Art is a living event that evolves and includes. The art of Oriental dance has nothing to do with elevation, and everything to do with our own acceptance of all the paradoxes in Middle Eastern dance and the changes that indicate growth (some Westernization and individualization), alongside its preservation. Theatrical performance is not a means to elevation. It is a formalization of the heart of the dance. Cabaret is as vital to the continuation of this art as its arrival on stage. Both are significant and contribute to what comprises the progress of Oriental dance. Because of its inherent qualities, which may at first seem problematical, and the artistic breadth of the American imagination, Middle Eastern dance has a great potential for persisting within an American atmosphere — in both venues.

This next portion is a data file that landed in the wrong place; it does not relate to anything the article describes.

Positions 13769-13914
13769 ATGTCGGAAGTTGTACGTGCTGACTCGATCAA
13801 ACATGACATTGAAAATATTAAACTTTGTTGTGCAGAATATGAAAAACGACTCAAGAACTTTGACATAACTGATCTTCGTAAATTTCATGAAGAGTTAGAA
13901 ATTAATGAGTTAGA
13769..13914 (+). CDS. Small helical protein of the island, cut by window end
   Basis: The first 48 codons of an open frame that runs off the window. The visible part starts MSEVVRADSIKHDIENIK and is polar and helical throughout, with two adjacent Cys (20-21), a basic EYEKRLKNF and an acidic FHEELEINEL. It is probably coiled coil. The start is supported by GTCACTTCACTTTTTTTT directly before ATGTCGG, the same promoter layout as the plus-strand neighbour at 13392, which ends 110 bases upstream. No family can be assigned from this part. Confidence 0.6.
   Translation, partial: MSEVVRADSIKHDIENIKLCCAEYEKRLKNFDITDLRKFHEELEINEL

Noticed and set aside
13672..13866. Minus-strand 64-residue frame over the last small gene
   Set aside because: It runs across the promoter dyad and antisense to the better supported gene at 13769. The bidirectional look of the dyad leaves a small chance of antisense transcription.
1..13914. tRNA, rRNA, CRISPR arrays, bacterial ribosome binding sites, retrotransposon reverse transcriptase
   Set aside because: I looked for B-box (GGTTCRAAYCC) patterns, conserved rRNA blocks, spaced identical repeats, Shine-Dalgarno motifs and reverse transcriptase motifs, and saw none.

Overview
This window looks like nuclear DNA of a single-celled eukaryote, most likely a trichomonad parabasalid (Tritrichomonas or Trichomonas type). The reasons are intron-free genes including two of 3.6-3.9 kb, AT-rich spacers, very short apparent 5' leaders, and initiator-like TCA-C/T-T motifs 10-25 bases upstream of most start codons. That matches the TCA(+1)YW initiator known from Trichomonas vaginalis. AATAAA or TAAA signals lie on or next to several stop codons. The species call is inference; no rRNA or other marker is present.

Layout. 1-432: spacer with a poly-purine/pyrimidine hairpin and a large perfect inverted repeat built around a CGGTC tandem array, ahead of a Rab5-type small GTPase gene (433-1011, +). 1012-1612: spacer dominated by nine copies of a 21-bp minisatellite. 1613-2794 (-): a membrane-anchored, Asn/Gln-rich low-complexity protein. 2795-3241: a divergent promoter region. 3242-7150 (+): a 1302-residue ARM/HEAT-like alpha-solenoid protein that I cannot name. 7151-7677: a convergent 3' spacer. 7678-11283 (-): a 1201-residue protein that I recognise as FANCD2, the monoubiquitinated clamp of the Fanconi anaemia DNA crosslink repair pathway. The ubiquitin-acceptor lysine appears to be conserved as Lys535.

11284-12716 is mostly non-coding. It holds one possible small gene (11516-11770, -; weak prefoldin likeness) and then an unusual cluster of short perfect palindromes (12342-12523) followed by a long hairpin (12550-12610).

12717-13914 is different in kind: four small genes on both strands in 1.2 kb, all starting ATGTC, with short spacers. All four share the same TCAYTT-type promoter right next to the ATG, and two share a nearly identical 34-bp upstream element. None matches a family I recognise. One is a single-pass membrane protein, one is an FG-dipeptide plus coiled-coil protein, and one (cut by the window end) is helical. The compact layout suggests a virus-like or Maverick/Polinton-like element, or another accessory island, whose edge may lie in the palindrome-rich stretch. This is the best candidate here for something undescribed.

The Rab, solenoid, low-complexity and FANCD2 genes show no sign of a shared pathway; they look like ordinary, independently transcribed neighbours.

Based on a paper which was first presented at the International Conference on Middle Eastern Dance, Orange Coast College, Costa Mesa, CA, on May 17, 1997.
Nina Costanza dances professionally under the name Amar. She has a BA in creative writing from the University of Pennsylvania in Philadelphia, and a MA in music composition at Mannes College of Music in New York. She has studied Middle Eastern dance with Ibrahim Farrah and mentor Yousry Sharif. Amar has performed in Paris and Israel, and in New York City night clubs including Cedars of Lebanon, Ibis, and Darvish. For the past ten years she has been a member of the Yousry Sharif Dance Ensemble, where she has gained extensive theatre experience in presenting both Egyptian folklore and contemporary choreography. She has been Editor-in-Chief and feature article author for Arabesque magazine since 1990. www.ninacostanza.com